"By the way, they do not call it America warming, they call it global warming. So the idea of America spending massive amounts, trillions of dollars to somehow stop global warming is not a great idea. It loses jobs for Americans and ultimately it won't be successful, because industries that are energy intensive will just get up and go somewhere else. So it doesn't make any sense at all."
In October 2011, Romney swiveled around on his climate views during a forum in Pennsylvania: "My view is that we don’t know what’s causing climate change on this planet. And the idea of spending trillions and trillions of dollars to try to reduce CO2 emissions is not the right course for."
In his 2010 book <i>No Apology: The Case for American Greatness</i>, Romney wrote: "I believe that climate change is occurring — the reduction in the size of global ice caps is hard to ignore. I also believe that human activity is a contributing factor. I am uncertain how much of the warming, however, is attributable to factors out of our control."
"My view is that we don’t know what’s causing climate change on this planet," the GOP presidential front-runner said Thursday during a fundraiser in Pittsburgh. "And the idea of spending trillions and trillions of dollars to try to reduce CO2 emissions is not the right course for us."
Republican presidential candidate Mitt Romney, like his fellow GOP contenders, supports unlimited coal and oil production and opposes cap-and-trade markets to limit greenhouse pollution. Romney calls cap-and-trade a “radical feel-good” policy that would have “devastating results for people across the planet.” Last month, he told Fox News that the nation needed to “start drilling for oil” and to “use our coal resources” because “you have to have oil and gas to power America’s economy.”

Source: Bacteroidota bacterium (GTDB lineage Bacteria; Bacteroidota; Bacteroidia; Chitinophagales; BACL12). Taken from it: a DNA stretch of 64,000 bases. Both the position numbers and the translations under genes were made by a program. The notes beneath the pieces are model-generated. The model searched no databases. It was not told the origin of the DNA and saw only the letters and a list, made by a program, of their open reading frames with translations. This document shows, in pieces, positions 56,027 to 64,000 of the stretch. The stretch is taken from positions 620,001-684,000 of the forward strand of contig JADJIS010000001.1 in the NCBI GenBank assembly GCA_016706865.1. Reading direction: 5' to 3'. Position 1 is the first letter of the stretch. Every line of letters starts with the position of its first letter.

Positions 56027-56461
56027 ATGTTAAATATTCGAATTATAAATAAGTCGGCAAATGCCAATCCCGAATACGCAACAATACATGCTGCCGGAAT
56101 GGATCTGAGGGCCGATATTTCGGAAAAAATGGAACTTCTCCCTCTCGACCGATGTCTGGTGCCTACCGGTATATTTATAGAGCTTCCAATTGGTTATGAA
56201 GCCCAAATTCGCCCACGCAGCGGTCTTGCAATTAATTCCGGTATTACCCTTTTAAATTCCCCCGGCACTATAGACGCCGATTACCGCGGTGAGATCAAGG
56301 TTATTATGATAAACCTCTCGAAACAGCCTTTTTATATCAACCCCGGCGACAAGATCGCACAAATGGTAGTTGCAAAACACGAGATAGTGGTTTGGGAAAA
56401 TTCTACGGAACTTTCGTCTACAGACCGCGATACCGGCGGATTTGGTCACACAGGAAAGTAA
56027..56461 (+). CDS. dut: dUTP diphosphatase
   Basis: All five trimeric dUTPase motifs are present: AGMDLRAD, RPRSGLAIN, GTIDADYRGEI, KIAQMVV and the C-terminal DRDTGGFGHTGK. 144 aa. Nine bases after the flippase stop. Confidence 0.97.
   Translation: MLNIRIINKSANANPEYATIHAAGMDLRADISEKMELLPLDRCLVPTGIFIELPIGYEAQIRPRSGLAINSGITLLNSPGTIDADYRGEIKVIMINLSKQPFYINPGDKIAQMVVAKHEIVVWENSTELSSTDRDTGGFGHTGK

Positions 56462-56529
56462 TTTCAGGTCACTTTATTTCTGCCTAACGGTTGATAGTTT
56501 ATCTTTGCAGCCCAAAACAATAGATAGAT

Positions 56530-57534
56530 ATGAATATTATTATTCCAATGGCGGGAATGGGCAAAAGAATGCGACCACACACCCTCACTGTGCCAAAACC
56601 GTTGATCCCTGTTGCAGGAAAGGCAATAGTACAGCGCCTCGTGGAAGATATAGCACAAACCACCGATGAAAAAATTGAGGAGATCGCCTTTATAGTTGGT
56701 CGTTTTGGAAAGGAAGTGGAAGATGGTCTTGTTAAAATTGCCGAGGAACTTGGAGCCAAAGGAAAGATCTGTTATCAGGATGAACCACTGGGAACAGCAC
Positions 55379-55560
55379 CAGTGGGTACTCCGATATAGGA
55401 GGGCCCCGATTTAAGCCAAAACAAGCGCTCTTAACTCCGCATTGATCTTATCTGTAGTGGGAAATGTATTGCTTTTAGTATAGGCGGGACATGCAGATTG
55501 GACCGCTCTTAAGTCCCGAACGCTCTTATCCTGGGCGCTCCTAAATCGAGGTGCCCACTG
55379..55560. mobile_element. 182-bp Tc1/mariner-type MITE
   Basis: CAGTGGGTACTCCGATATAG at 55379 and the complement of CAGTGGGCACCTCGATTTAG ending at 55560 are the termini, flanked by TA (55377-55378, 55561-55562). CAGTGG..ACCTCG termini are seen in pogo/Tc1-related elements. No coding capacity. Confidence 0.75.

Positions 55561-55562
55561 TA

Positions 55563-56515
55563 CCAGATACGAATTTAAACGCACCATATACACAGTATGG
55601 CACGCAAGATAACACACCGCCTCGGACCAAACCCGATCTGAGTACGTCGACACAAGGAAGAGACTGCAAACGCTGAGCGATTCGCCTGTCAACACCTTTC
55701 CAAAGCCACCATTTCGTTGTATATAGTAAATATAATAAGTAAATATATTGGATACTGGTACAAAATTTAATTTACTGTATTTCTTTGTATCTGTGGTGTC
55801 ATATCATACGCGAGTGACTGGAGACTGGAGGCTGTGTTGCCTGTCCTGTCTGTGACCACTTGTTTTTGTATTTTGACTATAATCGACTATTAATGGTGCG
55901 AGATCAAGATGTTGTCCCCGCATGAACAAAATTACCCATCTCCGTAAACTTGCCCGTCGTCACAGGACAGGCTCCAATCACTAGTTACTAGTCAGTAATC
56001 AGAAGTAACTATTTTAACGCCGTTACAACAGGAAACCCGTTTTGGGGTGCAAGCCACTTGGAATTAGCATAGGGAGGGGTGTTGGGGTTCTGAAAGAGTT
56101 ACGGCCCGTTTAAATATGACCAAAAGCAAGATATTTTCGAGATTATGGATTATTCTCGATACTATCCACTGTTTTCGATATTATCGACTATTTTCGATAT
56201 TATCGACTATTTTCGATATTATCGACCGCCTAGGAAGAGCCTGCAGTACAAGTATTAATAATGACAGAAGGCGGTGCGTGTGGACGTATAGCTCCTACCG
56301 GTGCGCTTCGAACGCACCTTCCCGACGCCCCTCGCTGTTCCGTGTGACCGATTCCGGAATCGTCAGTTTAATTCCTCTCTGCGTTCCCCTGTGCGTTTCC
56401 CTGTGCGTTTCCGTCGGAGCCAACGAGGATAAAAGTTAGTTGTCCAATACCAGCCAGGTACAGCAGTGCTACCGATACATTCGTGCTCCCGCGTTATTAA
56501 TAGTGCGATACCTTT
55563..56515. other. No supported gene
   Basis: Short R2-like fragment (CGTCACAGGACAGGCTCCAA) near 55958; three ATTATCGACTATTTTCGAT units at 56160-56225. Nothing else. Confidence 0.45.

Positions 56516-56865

Consider that in his first term as the Bay State’s governor, Romney initially supported a regional agreement in which the state’s would establish controls to reduce greenhouse gas emissions. In 2006 -- two years before his 2008 presidential bid -- he changed his tactics. Instead of the cap-and-trade program, he supported modest penalties for coal-fired power plants that release harmful emissions.
Back in 2005, Romney told the <i>Boston Globe</i> he was “convinced” that cap-and-trade was “good business.” It was his administration, in fact, that helped guide the development of the Regional Greenhouse Gas Initiative, a cap-and-trade system in the Northeastern U.S. that has raised $860 million for energy efficiency and renewable energy programs.
As governor of Massachusetts, Mitt Romney endorsed an aggressive program to reduce the state’s greenhouse gas emissions, pushed to close old coal-fired power plants and embraced wind and solar power. Then came his bids for the Republican presidential nomination, first in 2008 and now in 2012. On climate change as on other issues, he has transformed himself, bit by reactionary bit. Today he is a proclaimed skeptic on global warming, a champion of oil and other fossil fuels, a critic of federal efforts to develop cleaner energy sources and a sworn enemy of the Environmental Protection Agency.
The “green” technologies are typically far too expensive to compete in the marketplace, and studies have shown that for every “green” job created there are actually more jobs destroyed. Unsurprisingly, this costly government investment has failed to create an economic boom.
As president, Mitt Romney will make every effort to safeguard the environment, but he will be mindful at every step of also protecting the jobs of American workers. This will require putting conservative principles into action. The first step will be a rational and streamlined approach to regulation, which would facilitate rapid progress in the development of our domestic reserves of oil and natural gas and allow for further investment in nuclear power.